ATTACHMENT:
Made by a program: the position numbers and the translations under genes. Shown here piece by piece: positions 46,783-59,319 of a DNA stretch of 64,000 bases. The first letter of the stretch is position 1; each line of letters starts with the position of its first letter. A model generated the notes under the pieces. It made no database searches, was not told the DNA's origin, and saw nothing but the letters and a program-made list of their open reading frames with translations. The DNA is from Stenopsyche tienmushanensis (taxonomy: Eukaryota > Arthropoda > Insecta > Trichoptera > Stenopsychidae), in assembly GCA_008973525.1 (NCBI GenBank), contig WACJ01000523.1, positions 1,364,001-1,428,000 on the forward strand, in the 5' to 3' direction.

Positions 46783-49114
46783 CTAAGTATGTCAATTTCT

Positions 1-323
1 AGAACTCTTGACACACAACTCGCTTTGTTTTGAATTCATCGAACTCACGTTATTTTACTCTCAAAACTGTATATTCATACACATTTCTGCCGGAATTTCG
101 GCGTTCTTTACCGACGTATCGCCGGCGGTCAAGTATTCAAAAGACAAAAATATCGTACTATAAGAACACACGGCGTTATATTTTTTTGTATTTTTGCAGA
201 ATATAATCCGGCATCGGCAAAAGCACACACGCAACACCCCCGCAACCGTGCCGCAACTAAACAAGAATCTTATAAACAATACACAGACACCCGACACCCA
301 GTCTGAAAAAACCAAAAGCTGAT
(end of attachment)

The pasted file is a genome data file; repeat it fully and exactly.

Made by a program: the position numbers and the translations under genes. Shown here piece by piece: positions 46,783-59,319 of a DNA stretch of 64,000 bases. The first letter of the stretch is position 1; each line of letters starts with the position of its first letter. A model generated the notes under the pieces. It made no database searches, was not told the DNA's origin, and saw nothing but the letters and a program-made list of their open reading frames with translations. The DNA is from Stenopsyche tienmushanensis (taxonomy: Eukaryota > Arthropoda > Insecta > Trichoptera > Stenopsychidae), in assembly GCA_008973525.1 (NCBI GenBank), contig WACJ01000523.1, positions 1,364,001-1,428,000 on the forward strand, in the 5' to 3' direction.

Positions 46783-49114
46783 CTAAGTATGTCAATTTCT

Positions 1-323
1 AGAACTCTTGACACACAACTCGCTTTGTTTTGAATTCATCGAACTCACGTTATTTTACTCTCAAAACTGTATATTCATACACATTTCTGCCGGAATTTCG
101 GCGTTCTTTACCGACGTATCGCCGGCGGTCAAGTATTCAAAAGACAAAAATATCGTACTATAAGAACACACGGCGTTATATTTTTTTGTATTTTTGCAGA
201 ATATAATCCGGCATCGGCAAAAGCACACACGCAACACCCCCGCAACCGTGCCGCAACTAAACAAGAATCTTATAAACAATACACAGACACCCGACACCCA
301 GTCTGAAAAAACCAAAAGCTGAT